Imploding Researchers

September 24th, 2005 by Ben Goldacre in alternative medicine, bad science, magnets, PhDs, doctors, and qualifications, very basic science, water | 31 Comments »

The Guardian | Saturday September 24 2005
Ben Goldacre
The au pair said something very funny about my dinner parties the other day: oh hang on, wrong column. Didn’t they tell you? We’re all written by the same person. So I’ve been reading the BBC’s health website — on the importance of drinking water — and it seems we missed a very exciting discovery: “Implosion researchers have found that if water is put through a spiral, its electrical field changes and it then appears to have a potent, restorative effect on cells.”

This, speaking as someone who now writes for the news pages, is “news”. They even have further details on the water research: “In one study, seedlings watered with spiralised water grew significantly faster, higher and stronger than those given ordinary water.” (

Now, I am of the longstanding opinion that national newspaper journalists calling up press offices and being taken seriously is, in the simplest sense of the word, cheating: which is why I have an extensive range of fake email identities, for circumstances just like these.

So Dr Quentin Arbuthnot (FRS) inquires innocently to the BBC complaints department, with his eminently reasonable questions: “What is an implosion researcher? And what is the electrical field of water?” he begins. “How does your correspondent believe it ‘changes’, and how was this measured?” Too vague. Bring it back to the specifics, Quentin: “What, pray, was the ‘potent restorative effect on cells’ and how was this measured? And please, what is the reference for the research referred to, which shows that seedlings in this special water grow ‘significantly faster, higher, and stronger’?”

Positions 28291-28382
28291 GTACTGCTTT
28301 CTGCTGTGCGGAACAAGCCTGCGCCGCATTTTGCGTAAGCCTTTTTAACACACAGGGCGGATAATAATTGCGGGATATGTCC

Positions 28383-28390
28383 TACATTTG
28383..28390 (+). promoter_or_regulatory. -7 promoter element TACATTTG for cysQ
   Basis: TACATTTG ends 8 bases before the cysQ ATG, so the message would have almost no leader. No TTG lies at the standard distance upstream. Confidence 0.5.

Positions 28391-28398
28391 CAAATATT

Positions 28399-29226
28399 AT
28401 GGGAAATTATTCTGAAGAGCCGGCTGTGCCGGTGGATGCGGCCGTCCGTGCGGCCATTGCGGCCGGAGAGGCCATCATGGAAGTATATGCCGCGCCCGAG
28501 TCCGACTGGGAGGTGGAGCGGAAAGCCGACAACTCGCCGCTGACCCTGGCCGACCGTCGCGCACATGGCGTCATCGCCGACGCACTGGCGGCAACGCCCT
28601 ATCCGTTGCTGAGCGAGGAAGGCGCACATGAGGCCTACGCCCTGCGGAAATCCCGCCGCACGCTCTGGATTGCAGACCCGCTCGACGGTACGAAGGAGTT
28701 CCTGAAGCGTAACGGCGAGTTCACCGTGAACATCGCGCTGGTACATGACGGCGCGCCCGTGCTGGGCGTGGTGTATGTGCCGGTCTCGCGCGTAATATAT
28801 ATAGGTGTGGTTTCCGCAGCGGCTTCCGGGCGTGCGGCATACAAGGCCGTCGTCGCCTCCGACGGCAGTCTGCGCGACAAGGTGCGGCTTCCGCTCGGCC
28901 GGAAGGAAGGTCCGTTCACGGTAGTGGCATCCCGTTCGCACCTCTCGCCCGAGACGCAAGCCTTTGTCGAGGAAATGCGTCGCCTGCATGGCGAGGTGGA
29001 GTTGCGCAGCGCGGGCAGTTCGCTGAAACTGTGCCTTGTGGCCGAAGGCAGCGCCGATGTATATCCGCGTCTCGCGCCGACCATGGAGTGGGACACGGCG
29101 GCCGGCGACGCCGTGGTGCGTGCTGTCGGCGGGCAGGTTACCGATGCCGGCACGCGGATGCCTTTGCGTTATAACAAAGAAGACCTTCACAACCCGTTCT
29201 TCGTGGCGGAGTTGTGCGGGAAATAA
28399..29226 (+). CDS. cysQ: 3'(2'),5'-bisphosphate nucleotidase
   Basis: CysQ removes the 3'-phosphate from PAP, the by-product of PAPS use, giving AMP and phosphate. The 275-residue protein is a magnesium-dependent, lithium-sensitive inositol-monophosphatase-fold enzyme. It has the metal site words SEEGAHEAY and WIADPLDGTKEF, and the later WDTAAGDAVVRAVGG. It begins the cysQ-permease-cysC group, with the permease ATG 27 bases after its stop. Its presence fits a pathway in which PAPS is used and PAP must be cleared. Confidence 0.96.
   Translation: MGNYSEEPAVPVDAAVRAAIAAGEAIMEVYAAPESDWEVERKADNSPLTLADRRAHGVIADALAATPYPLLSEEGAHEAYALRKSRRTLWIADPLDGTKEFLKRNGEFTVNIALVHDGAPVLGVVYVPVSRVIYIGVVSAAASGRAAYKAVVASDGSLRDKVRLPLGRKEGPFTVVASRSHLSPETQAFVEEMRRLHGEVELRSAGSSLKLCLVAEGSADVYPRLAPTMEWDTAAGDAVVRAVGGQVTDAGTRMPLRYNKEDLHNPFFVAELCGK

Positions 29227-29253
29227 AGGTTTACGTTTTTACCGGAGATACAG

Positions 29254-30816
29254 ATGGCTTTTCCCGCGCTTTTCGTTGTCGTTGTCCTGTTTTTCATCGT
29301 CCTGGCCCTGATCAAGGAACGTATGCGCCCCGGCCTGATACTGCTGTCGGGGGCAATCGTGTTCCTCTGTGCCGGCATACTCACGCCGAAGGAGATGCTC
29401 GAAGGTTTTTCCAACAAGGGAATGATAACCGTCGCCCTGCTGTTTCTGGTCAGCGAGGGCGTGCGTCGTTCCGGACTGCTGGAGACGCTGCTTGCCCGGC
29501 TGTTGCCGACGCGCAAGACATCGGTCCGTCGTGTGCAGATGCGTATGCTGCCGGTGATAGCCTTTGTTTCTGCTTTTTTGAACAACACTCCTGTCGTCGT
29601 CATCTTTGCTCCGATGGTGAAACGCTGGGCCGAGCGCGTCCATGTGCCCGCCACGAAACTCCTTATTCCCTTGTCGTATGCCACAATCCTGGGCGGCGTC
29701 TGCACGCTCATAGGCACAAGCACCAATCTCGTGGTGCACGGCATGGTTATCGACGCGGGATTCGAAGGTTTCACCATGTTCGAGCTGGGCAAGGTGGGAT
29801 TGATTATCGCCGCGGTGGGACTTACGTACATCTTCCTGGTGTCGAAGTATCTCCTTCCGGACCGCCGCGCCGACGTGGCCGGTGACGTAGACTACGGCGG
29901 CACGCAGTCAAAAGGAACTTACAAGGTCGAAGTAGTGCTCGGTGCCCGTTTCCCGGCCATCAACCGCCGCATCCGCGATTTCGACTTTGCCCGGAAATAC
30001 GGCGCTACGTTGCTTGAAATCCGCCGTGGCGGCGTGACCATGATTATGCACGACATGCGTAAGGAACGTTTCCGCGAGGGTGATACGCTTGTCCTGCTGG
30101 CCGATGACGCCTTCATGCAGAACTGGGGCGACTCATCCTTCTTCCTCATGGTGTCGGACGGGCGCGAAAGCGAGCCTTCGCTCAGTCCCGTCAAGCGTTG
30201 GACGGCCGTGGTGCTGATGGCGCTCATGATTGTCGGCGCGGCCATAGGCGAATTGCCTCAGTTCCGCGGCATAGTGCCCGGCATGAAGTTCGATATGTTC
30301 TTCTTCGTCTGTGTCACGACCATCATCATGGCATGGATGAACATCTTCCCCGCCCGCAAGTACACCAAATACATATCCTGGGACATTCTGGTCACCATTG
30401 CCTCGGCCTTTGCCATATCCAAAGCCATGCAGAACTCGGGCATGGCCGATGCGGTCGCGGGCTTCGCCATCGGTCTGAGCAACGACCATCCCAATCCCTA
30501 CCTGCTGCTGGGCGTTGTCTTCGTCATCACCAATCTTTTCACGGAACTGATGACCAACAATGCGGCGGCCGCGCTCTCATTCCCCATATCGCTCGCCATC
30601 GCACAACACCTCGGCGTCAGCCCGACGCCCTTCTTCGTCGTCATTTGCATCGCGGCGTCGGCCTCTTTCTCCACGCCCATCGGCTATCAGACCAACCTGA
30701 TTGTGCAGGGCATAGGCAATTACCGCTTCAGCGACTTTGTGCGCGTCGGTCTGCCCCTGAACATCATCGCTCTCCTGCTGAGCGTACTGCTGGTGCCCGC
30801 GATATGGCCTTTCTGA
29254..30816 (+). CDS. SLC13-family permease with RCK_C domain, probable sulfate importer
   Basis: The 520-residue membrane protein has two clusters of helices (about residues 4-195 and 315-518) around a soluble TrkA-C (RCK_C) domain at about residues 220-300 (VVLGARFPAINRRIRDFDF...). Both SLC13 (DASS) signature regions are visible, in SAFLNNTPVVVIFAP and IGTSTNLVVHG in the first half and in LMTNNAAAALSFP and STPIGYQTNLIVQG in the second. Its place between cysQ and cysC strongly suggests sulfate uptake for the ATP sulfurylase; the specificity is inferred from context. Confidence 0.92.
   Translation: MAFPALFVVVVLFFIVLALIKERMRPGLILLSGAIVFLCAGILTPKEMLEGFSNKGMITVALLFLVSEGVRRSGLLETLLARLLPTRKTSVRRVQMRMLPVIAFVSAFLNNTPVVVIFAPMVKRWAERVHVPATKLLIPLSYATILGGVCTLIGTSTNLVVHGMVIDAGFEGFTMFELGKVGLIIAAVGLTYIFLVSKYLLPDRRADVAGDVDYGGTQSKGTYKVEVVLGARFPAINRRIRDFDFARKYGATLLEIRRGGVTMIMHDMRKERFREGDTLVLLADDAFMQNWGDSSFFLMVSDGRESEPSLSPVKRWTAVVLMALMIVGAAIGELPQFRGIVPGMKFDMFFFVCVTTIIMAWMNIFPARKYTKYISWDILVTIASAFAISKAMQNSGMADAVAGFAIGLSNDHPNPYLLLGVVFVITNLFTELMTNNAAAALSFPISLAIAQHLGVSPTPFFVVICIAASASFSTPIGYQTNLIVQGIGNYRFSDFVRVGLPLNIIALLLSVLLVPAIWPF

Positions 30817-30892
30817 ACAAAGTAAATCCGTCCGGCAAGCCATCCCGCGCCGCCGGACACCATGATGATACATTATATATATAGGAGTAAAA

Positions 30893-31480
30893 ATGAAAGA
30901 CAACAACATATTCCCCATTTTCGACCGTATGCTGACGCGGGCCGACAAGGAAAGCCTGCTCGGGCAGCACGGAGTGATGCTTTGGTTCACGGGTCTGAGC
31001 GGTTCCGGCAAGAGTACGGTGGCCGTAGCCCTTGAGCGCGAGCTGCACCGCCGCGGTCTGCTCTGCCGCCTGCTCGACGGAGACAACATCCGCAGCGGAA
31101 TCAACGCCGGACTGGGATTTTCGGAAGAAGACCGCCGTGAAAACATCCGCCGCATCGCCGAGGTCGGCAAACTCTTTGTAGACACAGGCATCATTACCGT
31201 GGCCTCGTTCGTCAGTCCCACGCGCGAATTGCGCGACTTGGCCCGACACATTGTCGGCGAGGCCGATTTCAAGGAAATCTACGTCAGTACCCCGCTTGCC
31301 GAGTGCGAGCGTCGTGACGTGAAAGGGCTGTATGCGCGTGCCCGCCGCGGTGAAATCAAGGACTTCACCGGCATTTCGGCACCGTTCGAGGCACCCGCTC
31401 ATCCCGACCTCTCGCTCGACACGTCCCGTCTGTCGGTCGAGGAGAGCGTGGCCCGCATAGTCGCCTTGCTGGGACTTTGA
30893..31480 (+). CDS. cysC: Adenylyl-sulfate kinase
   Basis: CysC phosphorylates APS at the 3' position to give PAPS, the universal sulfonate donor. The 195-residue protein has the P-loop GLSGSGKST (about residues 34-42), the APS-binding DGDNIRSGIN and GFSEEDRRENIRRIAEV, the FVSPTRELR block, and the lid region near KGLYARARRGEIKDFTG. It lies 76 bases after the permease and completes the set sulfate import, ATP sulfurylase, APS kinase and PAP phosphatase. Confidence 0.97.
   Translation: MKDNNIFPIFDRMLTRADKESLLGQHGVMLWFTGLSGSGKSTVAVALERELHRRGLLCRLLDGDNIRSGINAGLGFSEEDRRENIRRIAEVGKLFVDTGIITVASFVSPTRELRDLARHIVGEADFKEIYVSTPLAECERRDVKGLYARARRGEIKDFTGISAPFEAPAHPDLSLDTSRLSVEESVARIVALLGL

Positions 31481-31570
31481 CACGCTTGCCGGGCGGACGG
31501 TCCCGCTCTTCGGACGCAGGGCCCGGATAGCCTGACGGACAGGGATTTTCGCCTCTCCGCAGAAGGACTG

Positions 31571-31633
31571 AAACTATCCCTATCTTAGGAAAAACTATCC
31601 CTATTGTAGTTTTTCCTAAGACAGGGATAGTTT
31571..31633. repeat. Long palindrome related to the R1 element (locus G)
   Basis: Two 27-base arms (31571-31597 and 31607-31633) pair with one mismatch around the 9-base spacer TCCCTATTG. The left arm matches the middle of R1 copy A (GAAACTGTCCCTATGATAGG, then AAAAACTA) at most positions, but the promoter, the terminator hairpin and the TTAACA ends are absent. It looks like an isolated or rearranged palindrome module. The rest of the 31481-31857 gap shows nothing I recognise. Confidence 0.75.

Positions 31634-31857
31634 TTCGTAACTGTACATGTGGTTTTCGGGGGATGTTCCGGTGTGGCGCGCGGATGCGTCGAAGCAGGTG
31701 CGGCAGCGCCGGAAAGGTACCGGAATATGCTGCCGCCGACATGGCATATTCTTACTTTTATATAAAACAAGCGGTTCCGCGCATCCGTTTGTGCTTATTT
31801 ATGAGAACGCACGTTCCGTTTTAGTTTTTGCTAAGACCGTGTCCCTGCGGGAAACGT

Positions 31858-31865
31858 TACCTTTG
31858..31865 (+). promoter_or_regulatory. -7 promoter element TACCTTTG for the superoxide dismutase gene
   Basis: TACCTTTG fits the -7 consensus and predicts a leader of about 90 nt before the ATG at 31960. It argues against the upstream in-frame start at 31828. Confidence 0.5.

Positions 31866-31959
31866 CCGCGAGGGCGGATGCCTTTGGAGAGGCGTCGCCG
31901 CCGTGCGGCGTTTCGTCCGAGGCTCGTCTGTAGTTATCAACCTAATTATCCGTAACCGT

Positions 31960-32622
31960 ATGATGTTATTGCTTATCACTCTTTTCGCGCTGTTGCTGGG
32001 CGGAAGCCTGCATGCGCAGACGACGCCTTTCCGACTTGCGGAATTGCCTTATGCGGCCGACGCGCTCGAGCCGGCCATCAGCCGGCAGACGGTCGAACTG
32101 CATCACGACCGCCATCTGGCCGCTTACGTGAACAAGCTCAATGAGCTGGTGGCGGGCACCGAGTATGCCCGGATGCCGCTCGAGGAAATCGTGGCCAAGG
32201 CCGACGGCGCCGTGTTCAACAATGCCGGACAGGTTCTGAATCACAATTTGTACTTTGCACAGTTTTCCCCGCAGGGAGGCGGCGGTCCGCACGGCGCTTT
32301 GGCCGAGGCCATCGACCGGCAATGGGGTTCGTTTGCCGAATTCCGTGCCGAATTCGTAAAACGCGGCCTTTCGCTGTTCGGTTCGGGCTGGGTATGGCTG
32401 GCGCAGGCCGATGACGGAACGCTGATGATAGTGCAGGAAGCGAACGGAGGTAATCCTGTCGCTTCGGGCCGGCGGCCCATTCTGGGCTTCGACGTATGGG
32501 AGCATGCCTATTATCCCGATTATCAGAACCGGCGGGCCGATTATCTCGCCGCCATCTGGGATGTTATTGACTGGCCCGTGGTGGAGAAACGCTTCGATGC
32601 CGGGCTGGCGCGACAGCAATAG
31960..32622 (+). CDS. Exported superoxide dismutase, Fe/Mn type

That was the beginning of August. Three weeks later, Quentin receives the following: “Thank you for your interesting comments. The author of this piece is getting in contact with the researchers who provided the information and will endeavour to get answers to each of your questions.” Quentin is loving how doggedly they’re being all grown-up and professional. “In the meantime she has asked that this paragraph be removed from the site until the points can be further clarified. We will write to you again once we have further information.”

That was a month ago. Then nothing, although Quentin has been making a right old noise: first he had suggested that someone calling themselves an implosion researcher is no source for a media organisation to use as a source of improbable facts. Then he pointed out that Jacqueline Young, who wrote the piece, describes herself as “originally trained as a clinical psychologist in the NHS”. I contacted the British Psychological Society and they’d never heard of her. So either this was before 1990, or she’s changed her name, or she never was trained as a clinical psychologist.